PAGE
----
Like a child lost in a hedge maze — running into walls, stumbling around, retracing steps, losing sight of time and place — “The Master” unfolds as a complex, elliptical story. Events appear to happen within other events: The film flips back and forth in time without transition.
For any other film, such a serpentine structure would cause its story to crumble under the weight of its multitudinous layers, but Paul Thomas Anderson’s directorial efforts keep “The Master” going strong at all times. This brave masterpiece shows Joaquin Phoenix in his most brilliant performance as Freddie Quell, an alcoholic World War II veteran. In 1950, Freddie is attracted to a cult named The Cause and led by a man known only as The Master, actor Philip Seymour Hoffman, and his wife Peggy, actress Amy Adams.
But to what does the cult’s name refer? Why is Freddie an alcoholic? What are the cult’s and Freddie’s goals? The audience will not be spoon-fed the answers, nor will the story unfurl in strict adherence to cause and effect. For some, this will be frustrating. For others, this will be perplexing. For many, this will be rewarding.
The film’s ability to elicit a number of emotional responses from the audience — even if those responses are simply depression and confusion — is reminiscent of director Stanley Kubrick. When modern filmmakers are compared to Kubrick, it is frequently an exaggeration, but nothing in recent years has come closer to reincarnating his style than this film. Long gone are the techniques and styles of Anderson’s previous films. “The Master” is Anderson at his very finest and his very coldest. Mihai Malaimaire Jr.’sstunning, harsh, elegant cinematography conveys a sense of the film’s power. The drab blues and bright whites immerse the audience in the film.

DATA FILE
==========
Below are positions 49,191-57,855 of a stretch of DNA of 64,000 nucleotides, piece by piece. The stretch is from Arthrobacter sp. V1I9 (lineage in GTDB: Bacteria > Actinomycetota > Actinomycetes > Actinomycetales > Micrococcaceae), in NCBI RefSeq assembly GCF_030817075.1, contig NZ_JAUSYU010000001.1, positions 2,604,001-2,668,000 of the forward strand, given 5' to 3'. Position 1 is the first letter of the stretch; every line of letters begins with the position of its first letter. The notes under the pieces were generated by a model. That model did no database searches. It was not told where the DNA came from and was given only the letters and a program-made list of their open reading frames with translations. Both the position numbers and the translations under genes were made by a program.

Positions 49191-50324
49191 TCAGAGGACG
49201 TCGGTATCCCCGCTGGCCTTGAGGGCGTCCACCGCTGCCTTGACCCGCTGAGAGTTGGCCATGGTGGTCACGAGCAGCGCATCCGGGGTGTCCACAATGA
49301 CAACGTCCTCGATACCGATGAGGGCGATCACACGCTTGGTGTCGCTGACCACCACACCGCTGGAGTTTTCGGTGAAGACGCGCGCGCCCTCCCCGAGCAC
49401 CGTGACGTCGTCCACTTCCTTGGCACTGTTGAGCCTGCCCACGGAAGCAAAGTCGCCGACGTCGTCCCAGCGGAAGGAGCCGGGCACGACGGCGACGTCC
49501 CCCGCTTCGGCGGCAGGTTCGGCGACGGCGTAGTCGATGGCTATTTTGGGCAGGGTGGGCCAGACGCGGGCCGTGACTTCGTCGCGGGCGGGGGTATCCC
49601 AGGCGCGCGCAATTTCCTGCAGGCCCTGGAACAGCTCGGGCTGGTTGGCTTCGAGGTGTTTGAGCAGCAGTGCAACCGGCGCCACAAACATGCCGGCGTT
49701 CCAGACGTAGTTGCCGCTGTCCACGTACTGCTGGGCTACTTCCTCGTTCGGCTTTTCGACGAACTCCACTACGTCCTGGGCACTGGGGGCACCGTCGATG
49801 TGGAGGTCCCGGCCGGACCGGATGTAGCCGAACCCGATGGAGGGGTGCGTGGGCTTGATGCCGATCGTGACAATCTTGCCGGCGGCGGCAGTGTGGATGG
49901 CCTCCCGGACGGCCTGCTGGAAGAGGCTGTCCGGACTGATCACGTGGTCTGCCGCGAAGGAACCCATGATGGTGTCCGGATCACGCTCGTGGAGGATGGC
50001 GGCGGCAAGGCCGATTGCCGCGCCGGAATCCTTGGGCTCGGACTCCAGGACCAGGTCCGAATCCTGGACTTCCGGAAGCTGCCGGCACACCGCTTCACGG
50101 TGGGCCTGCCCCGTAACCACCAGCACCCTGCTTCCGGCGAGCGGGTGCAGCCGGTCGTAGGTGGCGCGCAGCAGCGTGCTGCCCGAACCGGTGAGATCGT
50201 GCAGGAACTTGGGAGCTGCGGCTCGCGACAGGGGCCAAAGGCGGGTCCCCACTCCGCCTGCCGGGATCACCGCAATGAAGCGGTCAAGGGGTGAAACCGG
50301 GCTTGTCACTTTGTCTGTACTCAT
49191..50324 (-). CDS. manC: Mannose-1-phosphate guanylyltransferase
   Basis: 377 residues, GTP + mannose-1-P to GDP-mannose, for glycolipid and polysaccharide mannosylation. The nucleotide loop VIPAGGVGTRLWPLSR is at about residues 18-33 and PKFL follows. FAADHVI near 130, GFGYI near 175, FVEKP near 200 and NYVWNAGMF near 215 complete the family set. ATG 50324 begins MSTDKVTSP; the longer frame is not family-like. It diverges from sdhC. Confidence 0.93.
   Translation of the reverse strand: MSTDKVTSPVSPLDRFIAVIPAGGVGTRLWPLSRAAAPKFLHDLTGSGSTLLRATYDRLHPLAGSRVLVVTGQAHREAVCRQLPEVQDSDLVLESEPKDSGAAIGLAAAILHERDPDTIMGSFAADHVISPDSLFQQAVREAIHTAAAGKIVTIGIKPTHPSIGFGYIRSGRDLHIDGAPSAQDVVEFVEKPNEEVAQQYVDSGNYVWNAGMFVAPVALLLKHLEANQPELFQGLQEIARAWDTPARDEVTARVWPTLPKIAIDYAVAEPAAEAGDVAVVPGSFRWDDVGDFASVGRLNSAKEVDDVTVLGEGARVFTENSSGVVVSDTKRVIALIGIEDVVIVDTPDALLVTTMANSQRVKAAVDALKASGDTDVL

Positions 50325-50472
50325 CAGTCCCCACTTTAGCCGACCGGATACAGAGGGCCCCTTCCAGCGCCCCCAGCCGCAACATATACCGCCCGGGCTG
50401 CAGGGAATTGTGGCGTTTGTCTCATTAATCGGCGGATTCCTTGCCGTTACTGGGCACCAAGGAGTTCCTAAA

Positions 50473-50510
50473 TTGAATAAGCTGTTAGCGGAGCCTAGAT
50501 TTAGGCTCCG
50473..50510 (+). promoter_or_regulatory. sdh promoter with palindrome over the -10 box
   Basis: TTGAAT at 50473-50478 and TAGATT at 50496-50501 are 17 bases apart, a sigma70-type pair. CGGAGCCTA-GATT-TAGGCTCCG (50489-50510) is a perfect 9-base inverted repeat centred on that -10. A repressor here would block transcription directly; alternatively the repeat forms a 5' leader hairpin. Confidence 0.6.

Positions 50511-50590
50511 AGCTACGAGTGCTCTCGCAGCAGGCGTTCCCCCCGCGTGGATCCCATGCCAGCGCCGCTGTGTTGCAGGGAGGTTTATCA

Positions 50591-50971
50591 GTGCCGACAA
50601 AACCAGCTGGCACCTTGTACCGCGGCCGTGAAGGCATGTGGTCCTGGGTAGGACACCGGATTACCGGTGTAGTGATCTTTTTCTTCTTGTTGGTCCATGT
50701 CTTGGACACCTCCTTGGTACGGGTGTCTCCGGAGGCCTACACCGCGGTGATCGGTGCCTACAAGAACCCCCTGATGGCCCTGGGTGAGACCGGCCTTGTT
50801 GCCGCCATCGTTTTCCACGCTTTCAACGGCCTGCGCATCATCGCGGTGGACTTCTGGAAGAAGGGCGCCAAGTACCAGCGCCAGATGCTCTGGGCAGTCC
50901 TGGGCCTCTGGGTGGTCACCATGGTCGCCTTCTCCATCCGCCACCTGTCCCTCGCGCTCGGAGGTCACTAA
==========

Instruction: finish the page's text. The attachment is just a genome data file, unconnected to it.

The viewer may be lost and confused while watching Anderson’s deliberately cerebral, labyrinthine work of art. But “The Master” is partly about the search for the self and who has power in that quest; is it he who searches for the way or those who show the way? “The Master” asks this enigmatic question in a 137-minute visual essay on loss, lust, sustenance and disillusionment. Viewers will be unable to avoid an emotional response to this film.
A version of this article appeared in the Thursday, Sept. 13 print edition. Alex Greenberger is a contributing writer. Email him at firstname.lastname@example.org.
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